STEVENSVILLE — United Communities Volunteer Fire Department responded to two dog bites in less than half an hour on Friday, July 17.
The first bite occurred about 2:33 p.m. on the community beach in Queen Anne Colony. An 8-year-old girl was on the beach with her mother when she attempted to pet a male, boxer-mix dog, which was being walked by a pet sitter, according to Beth Malasky, public information officer for Queen Anne’s County. The dog attacked the child, biting her on her right arm and cheek, she said.
United Communities Ambulance 9 and Kent Island Volunteer Fire Department Medic 1 responded and transported the girl to the pediatric emergency room at Anne Arundel Medical Center in Annapolis, according to Scott Svoboda, public information officer for UCVFD,
The dog was not on a leash when it bit the child, Malasky said.
Animal Control placed the dog in a 10-day quarantine. Because the dog was not up-to-date on its rabies vaccination, the child has to undergo rabies shots.
The case went before the Animal Control Commission at Tuesday, July 28. According to testimony, the dog walker had removed the dog’s leash so it could go swimming and was unaware of any aggression issues. Another person testified the dog had attacked their dog in the past. No decisions were announced.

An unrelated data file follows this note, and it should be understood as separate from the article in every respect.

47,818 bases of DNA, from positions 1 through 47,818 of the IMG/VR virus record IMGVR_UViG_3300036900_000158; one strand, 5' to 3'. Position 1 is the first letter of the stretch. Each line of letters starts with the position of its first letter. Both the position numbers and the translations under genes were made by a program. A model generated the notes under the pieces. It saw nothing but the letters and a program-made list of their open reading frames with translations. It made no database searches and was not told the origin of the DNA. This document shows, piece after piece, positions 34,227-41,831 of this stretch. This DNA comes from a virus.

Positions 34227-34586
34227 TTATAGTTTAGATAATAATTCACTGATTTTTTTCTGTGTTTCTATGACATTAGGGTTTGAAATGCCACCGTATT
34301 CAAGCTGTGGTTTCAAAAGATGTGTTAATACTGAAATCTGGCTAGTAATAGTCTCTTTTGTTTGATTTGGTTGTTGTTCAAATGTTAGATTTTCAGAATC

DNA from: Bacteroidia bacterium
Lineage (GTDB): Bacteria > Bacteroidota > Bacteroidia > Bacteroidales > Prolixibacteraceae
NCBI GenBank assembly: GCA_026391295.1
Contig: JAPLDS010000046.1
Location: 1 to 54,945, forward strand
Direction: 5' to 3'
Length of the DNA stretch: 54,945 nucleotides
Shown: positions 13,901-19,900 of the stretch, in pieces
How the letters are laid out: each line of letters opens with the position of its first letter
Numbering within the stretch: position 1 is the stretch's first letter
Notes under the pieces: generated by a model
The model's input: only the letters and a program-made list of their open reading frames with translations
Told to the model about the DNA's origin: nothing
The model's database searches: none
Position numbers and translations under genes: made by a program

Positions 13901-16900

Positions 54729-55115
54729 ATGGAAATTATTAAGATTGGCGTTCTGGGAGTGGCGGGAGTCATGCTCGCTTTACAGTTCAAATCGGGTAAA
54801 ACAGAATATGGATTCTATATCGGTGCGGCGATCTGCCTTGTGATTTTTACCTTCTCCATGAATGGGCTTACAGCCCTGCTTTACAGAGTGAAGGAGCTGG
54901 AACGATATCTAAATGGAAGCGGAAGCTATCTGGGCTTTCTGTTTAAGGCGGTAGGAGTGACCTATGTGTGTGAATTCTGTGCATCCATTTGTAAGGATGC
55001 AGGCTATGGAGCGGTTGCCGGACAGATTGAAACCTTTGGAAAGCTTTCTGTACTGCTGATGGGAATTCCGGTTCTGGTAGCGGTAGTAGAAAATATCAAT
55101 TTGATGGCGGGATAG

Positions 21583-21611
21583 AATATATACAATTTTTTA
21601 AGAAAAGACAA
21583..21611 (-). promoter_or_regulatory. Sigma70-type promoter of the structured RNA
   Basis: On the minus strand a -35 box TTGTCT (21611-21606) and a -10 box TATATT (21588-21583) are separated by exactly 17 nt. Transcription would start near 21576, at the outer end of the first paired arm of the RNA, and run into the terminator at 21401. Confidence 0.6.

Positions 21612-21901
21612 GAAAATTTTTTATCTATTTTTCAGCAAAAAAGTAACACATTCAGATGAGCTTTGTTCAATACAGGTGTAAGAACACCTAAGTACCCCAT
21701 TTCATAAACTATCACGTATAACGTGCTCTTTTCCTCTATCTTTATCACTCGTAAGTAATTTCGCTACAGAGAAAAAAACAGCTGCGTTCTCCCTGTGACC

The call for the second bite came at 3:01 p.m., Svoboda said. The first crew was still busy with the little girl. The fire department sent a support vehicle to assist the county medic unit in the 200 block of Elm Street in Kent Island Estates.
In that case, a 55-year-old woman was bitten when she tried to break up a fight between her dog and a family member’s dog, Malasky said. The woman suffered injuries to her left hand and the middle finger on that hand.
The injuries were significant enough the paramedic decided to fly her out. United Communities VFD helped set up a landing site. The woman was flown by helicopter to the Curtis National Hand Center at Union Memorial Hospital in Baltimore for treatment, Svoboda said.
The dogs in that case were taken to Anne Arundel Veterinary Emergency Clinic, Malasky said. She knew the dogs were not in quarantine but said she didn’t know their outcome, and no case was scheduled with the Animal Control Commission.
Since late March, early April, Animal Control has been bombarded with dog cases, she said. Most of the complaints have been caused by dogs not being on leashes — going onto other people’s properties, bothering neighbors or their children or pets.
Also, since the pandemic restrictions, a lot more people are home during the day, including kids, it’s different, she said. Pet owners need to be more vigilant when walking their dogs.
She encouraged people to take precautions even around dogs they know. With people wearing masks, the dogs may not recognize them, and the masks tend to freak them out, Malasky said.